This is known as the Penrose process, first identified by Roger Penrose in 1969. It’s theoretically possible to retrieve 29% of the energy in a rotating black hole. Unfortunately, you also slow it down. Eventually the black hole stops spinning, and you can’t get any more energy out of it. But then it might also be possible to extract energy from Hawking radiation; the slow evaporation of black holes over eons. Of course, it’s tricky business.

Combining observations done with ESO's Very Large Telescope and NASA's Chandra X-ray telescope, astronomers have uncovered the most powerful pair of jets ever seen from a stellar black hole. The black hole blows a huge bubble of hot gas, 1,000 light-years across or twice as large and tens of times more powerful than the other such microquasars. The stellar black hole belongs to a binary system as pictured in this artist's impression.  Credit: ESO/L. Calçada

Artist’s impression of a Star feeding a black hole. Credit: ESO/L. Calçada

Dr. Morris continues, “There’s no inherent limitation except for the various problems working in the vicinity of a massive black hole. One can’t be anywhere near a black hole that’s actively accreting matter because the high flux of energetic particles and gamma rays. So it’s a hostile environment near most realistic black holes, so let me just say that it won’t be any time soon as far as our civilization is concerned. But maybe Type III civilizations so far beyond us that it exceeds our imagination won’t have any problem.”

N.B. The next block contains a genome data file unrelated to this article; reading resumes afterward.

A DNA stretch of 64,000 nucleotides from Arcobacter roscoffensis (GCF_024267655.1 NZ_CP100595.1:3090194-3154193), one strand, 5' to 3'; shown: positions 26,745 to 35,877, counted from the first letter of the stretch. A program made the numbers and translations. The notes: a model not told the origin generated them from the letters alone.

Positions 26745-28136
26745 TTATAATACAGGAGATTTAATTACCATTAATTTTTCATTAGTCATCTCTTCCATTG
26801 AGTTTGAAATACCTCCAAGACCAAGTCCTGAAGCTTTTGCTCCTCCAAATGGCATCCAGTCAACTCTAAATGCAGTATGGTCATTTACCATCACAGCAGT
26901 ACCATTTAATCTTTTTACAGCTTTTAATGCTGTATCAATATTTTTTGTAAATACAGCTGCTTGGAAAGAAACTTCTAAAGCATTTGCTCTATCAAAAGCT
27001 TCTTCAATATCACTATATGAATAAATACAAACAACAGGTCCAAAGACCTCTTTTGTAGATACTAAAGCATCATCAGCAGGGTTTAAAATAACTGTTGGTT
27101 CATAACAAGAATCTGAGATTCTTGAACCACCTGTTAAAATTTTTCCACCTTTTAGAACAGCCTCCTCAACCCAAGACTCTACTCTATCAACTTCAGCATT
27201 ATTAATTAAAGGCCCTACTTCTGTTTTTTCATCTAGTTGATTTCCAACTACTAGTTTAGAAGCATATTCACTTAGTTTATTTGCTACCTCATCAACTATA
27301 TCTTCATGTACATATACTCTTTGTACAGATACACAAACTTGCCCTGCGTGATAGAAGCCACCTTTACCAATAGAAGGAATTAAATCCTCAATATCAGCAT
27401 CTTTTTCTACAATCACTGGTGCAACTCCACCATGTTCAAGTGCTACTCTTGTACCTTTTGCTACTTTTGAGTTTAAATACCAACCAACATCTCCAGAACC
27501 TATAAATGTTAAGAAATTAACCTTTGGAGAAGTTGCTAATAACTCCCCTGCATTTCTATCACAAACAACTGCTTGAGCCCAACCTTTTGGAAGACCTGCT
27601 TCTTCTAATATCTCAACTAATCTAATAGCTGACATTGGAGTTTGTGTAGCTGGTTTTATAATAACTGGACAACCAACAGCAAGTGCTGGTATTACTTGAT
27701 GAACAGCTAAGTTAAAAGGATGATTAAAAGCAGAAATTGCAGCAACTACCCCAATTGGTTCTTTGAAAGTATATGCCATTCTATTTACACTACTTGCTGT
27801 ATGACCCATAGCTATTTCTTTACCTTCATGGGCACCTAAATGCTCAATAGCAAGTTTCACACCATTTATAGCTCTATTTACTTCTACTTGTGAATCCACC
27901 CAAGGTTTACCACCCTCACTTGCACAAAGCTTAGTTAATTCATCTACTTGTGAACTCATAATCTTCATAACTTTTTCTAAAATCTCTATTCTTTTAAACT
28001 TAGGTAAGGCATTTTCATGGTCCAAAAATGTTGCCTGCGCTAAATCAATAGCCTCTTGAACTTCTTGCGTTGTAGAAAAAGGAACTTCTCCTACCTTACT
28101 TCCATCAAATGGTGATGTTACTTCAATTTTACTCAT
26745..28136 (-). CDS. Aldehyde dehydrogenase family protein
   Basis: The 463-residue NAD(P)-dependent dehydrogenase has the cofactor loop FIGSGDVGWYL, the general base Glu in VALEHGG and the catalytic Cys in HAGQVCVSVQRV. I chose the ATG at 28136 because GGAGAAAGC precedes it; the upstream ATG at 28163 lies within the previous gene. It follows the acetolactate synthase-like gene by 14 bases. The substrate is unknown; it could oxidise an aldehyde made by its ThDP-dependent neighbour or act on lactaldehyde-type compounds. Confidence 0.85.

A Type 3 civilization would be so advanced, with such a demand for energy, they could be extracting the material from all the stars in the galaxy and feeding it directly to black holes to harvest energy. Feeding black holes to other black holes to spin them back up again.

It’s an incomprehensible feat of galactic engineering. And yet, it’s one potential outcome of our voracious demand for energy.

About 

Fraser Cain is the publisher of Universe Today. He's also the co-host of Astronomy Cast with Dr. Pamela Gay.

kwestdjonmaarc February 3, 2014 at 11:55 AM

I think that we will not have a need to harvest material out of a star. My bet is that we will eventually learn how to use all of the energy from the light and heat and it will be so efficient that we just won’t really have a need for surrounding a star or anything like that. As for type 1 civilization, using all of the energy of a planet, I think we are going to skip this one in efforts to leave our own planet undisturbed and go directly for sunlight. I think as we learn how to harvest more and more energy from just the sunlight, we will decrease our usage of the planets resources for energy production.

FarAwayLongAgo February 3, 2014 at 12:43 PM

Could we detect such “unnatural” usage of a black hole as a power plant? Could we tell the difference between that G2 cloud entering the Sagittarius A* about now(?) being just normal space weather, or instead an organized production batch to charge the batteries of some “Type” civilization out there (or rather, in there)?

Fraser Cain February 3, 2014 at 8:31 PM

Great question, I wonder about that.

dimar February 3, 2014 at 10:44 PM

Would matter-antimatter energy production be more efficient than harnessing the power of an entire galaxy, if there was an easy way to create unlimited source of antimatter?

Vid February 4, 2014 at 5:48 AM

If you need to create antimatter in the first place to use it, the answer is no. You’d need to put more energy into production of 1 unit of antimatter, than you’d get out of it with matter-antimatter reaction.